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Arriving at Narita airport, Tokyo

Image - Tokyo_1.jpg

Nine-fifteen, we are early, and I sit waiting as folk walk off the plane. My wheelchair arrives and then I too make my way out onto Japanese territory. Lots of bowing, helpful people assist my passage through the airport terminal. I am met, greeted and handed over. SP and I take an unfamiliar train journey back to his flat in Tokyo. For him, after the earthquake and tsunami, so much has changed, for me it is all new and exciting.

The journey into Tokyo holds my attention, stands of tall pines tangled with equally tall bamboo amaze me. Why don't I know about this? Awaiting me is the hired powerchair and after a quick unpacking and sampling of Tokyo water we head out on my first exploration of Ginza.

SP did tell me that Mega City Tokyo is more like a collection of villages and the description is accurate. The texture of Tokyo is rich and thought provoking and everywhere are reminders that  people are rising to the challenge to be helpful and supportive of each other through the aftermath of the disaster.

My fascination with shoes draws me into the first shop. I am greeted with bows, I admire the shoes and the assistant smiles. Suddenly we are communicating, she makes images of bubbles, circles with her fingers floating, "Tokyo frighten". We are talking about radiation, she mimes the bubbles sinking into her skin, this invisible threat far scarier than quakes or tsunami.

Our walk into Ginza followed the river outside SP's flat, and although the area shows no sign of it, the tsunami did sweep a metre or so of water into Tokyo and muddy debris was deposited along the river walk. Everywhere is clean and there are plants; trees, flowers and grasses in every conceivable patch of land, or in pots and tubs. On our return, melancholy jazz notes float over the river from a lone musician on the opposite bank.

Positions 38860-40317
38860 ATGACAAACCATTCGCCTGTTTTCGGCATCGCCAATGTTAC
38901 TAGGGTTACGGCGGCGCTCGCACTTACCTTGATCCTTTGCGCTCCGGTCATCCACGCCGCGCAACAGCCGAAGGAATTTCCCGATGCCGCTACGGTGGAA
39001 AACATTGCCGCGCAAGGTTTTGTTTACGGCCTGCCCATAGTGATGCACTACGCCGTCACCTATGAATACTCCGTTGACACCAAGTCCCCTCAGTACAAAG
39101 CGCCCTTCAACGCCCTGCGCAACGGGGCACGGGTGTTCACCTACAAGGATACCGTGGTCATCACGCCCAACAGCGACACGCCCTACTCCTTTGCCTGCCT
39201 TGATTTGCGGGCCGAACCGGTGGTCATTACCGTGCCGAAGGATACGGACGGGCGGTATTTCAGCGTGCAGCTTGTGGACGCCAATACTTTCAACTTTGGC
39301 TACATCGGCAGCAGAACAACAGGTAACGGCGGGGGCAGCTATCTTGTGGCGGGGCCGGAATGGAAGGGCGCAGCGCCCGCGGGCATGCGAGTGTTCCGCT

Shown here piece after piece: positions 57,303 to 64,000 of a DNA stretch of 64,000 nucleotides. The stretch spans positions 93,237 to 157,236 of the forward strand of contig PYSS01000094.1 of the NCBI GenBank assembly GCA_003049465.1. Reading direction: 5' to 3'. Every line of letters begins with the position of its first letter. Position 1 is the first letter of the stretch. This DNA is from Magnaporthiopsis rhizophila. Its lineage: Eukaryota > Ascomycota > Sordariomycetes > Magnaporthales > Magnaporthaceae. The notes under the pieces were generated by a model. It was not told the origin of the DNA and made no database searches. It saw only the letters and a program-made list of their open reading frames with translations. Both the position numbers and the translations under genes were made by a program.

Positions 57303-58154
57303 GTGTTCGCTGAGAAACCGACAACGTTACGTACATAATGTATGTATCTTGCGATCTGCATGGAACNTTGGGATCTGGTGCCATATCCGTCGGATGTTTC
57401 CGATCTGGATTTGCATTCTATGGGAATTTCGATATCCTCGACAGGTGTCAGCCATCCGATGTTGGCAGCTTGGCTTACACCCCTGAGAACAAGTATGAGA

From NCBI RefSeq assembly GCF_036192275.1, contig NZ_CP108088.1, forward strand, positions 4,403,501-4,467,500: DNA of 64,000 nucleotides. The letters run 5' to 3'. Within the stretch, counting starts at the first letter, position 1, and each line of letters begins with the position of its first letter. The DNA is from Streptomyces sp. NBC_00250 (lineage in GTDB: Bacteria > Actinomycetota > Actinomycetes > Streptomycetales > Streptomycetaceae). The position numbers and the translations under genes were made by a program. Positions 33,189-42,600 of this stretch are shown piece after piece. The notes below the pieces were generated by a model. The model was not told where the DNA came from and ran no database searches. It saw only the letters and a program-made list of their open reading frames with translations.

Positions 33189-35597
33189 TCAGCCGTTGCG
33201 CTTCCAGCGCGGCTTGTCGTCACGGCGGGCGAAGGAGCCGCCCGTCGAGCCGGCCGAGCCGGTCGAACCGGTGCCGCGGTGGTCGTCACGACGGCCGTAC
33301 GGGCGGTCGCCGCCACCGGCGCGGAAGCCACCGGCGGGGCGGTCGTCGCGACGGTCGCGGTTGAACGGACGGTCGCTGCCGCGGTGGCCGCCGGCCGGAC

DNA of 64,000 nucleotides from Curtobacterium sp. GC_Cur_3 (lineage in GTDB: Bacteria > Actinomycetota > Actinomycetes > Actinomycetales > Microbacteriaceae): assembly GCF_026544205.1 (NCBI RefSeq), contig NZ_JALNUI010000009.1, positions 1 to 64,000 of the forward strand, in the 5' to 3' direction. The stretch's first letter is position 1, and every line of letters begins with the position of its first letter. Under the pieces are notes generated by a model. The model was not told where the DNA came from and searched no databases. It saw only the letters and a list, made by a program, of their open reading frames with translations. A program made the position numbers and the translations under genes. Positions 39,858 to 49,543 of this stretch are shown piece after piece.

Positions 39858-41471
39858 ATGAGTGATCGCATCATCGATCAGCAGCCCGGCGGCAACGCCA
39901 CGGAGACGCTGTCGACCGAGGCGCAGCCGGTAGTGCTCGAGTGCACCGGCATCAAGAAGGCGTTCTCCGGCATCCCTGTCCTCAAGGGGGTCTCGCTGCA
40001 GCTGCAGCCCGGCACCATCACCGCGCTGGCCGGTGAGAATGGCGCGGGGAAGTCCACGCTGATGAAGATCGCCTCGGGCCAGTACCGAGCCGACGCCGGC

Early evening and we head over to Roppongi to eat. Tokyo has a low-key sparkle. The only lights on Tokyo Tower are the aircraft warning lights. I actually find it beautiful and very atmospheric. The waterfall in Mori Tower is switched off, the iconic spider sculpture is unlit. The Gallery is showing Marcel Duchamp, Dali, Jackson Pollock, Rene Magritte and more. I ponder this over a dish of Soba. I must come back in the daytime and view the exhibition.

Posted by Colin Hambrook, 2 April 2011

Last modified by Colin Hambrook, 14 April 2011

Setting out for Tokyo

I'm packed and ready to go. I've read up on radiation levels, checked out the frequency and strength of the earthquakes and received supplies of dark, exotic chocolate from concerned friends.

I'm worrying that my plans will be unworkable and find that keeping an open mind gives access to all kinds of anxieties, but having to be this flexible is also exciting. There are days when all the planning and pacing necessary to make my life function weigh impossibly heavily on me.

I still hope to visit the Hasedera Temple at Kamakura. The big attraction is the large number of Jizo statues. These small stone images, protectors of travellers and children, are said to provide comfort and support especially to women who have lost children through miscarriage or abortion.

I have my own artworks grown out of questions provoked by my miscarriages and the common reactions of kindly friends: ponderings on where disability begins.

I had originally hoped to use them to illustrate my Tokyo preparations, but with the disaster they felt too provocative and painful.

Maybe they will resonate.

I'm using Stefan's iPad, so you are getting it all as an email. I will figure out his computer soon - it's in Japanese - and hopefully the camera too.

Ginormous

 

Posted by Colin Hambrook, 1 April 2011

Last modified by Colin Hambrook, 4 April 2011

Tokyo preparations

The media feeding frenzy has moved on and I have attempted “business as usual”. Monday, the first to assume normal structure, failed miserably.

With meetings and events paced for theoretical minimal impact on the nature and levels of pain I normally managed to absorb, it looked like a good place to start.

However, I failed to complete the day and experienced a strange detached misery. Some time after 15.00 my colleagues had had enough! I was given a beautiful slice of chocolate gateau and sent home with instructions to “eat and sleep.”